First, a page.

Image via Blumhouse

But Imagination’s lack of vision or any semblance of good ideas certainly makes itself clear in the third act. We’re shown a place that is supposedly made of pure imagination, and yet, it’s so derivative of M.C. Escher paintings and any hall of mirrors you might’ve walked into at a dumpy carnival. Given all the possibilities that imagination can provide, this is the best thing that Wadlow and co. can come up with? At the very least, Wadlow does do some clever tricks with the camera in this section, but these are little more than a few seconds of pleasant surprise in a film that, by this point, will leave you ready to sacrifice yourself to Chauncey instead of having it go on any longer.

Yet maybe Imaginary’s most egregious sin is that it’s not scary in the least, and it’s not even really trying that hard. Again, considering that this is literally a movie that is about imagination, it’s painful how there is none to be found here. It’s a similar problem with many of Wadlow’s films, which seem more like one-line elevator pitches (What is Fantasy Island was actually about murder? What if truth or dare led to death?) come to life than actual films. Wadlow will often have a spider monster lurking in the shadows of the film, yet considering that he begins the movie by giving us our best look at what this creature is, any suspense later on is immediately taken out of the film. From then on, Imaginary is only unsettling if you don’t like teddy bears slightly moving or heads turned askew in a family portrait.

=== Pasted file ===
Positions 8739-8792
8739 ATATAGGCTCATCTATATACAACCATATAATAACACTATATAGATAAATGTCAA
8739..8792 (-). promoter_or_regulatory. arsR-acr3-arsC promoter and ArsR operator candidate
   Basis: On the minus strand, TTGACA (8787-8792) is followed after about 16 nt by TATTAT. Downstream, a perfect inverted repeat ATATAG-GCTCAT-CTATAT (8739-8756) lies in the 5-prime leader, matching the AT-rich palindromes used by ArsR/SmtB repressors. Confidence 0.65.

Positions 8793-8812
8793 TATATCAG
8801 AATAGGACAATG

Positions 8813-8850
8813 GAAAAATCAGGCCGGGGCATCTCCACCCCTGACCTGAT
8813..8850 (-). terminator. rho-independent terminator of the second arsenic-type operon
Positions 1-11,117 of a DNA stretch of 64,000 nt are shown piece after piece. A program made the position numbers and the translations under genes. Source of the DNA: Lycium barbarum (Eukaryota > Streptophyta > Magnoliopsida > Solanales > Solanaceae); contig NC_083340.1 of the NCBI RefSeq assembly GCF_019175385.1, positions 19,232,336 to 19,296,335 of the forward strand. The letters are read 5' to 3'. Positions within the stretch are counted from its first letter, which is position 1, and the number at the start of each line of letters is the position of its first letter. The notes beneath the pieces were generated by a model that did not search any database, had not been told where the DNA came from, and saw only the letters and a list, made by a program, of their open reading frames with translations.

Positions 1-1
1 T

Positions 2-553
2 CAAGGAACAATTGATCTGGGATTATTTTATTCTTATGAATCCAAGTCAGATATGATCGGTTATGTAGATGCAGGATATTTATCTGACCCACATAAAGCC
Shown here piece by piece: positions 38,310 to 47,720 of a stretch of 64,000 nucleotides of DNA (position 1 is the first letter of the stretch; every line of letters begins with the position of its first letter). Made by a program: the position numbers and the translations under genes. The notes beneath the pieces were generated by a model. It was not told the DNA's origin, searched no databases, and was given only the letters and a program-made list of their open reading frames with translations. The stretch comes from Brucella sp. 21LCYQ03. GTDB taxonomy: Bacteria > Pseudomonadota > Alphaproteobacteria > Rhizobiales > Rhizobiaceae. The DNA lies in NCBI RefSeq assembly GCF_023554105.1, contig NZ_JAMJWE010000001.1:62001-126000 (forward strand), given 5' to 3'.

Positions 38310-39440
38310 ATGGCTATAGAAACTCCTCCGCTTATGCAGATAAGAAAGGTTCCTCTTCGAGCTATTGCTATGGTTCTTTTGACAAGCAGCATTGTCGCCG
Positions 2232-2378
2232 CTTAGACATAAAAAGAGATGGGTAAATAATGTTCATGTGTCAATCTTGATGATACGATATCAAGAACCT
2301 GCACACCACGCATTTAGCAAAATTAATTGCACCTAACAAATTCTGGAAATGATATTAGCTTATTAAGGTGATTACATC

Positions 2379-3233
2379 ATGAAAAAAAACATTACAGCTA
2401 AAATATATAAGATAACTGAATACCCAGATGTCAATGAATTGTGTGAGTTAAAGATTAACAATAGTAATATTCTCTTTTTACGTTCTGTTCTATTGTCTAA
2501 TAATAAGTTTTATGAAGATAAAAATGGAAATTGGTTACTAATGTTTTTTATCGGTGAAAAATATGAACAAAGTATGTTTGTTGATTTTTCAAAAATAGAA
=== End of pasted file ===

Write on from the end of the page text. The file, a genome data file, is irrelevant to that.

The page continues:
Imaginary is a concept with potential, but none of that is seen in Wadlow’s film.Imaginary is top-to-bottom a mess, a frustrating mishmash of bad choices that never goes anywhere interesting. A few times throughout Imaginary, someone compares Chauncey to Bing Bong from Inside Out, and it’s honestly more enjoyable thinking about that far superior Pixar film for a few fleeting moments than watching this film. Imaginary is a horror disaster that not even imaginary characters should go see.

Imaginary REVIEWImaginary is a mess of a horror film, with poor narrative choices, obvious twists, and clichéd characters.ProsDirector Jeff Ladlow gets to occasionally make some compelling directing choices in the third act. ConsImaginary’s plot is packed with scenes that go nowhere or are filled with choices that make no sense.For a horror film, there’s a shocking lack of scares throughout.In a film all about imagination, Imaginary lacks any semblance of creativity.

Imaginary is now playing in theaters in the U.S. Click below for showtimes.

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Disclaimer: This story is auto-aggregated by a computer program and has not been created or edited by filmibee.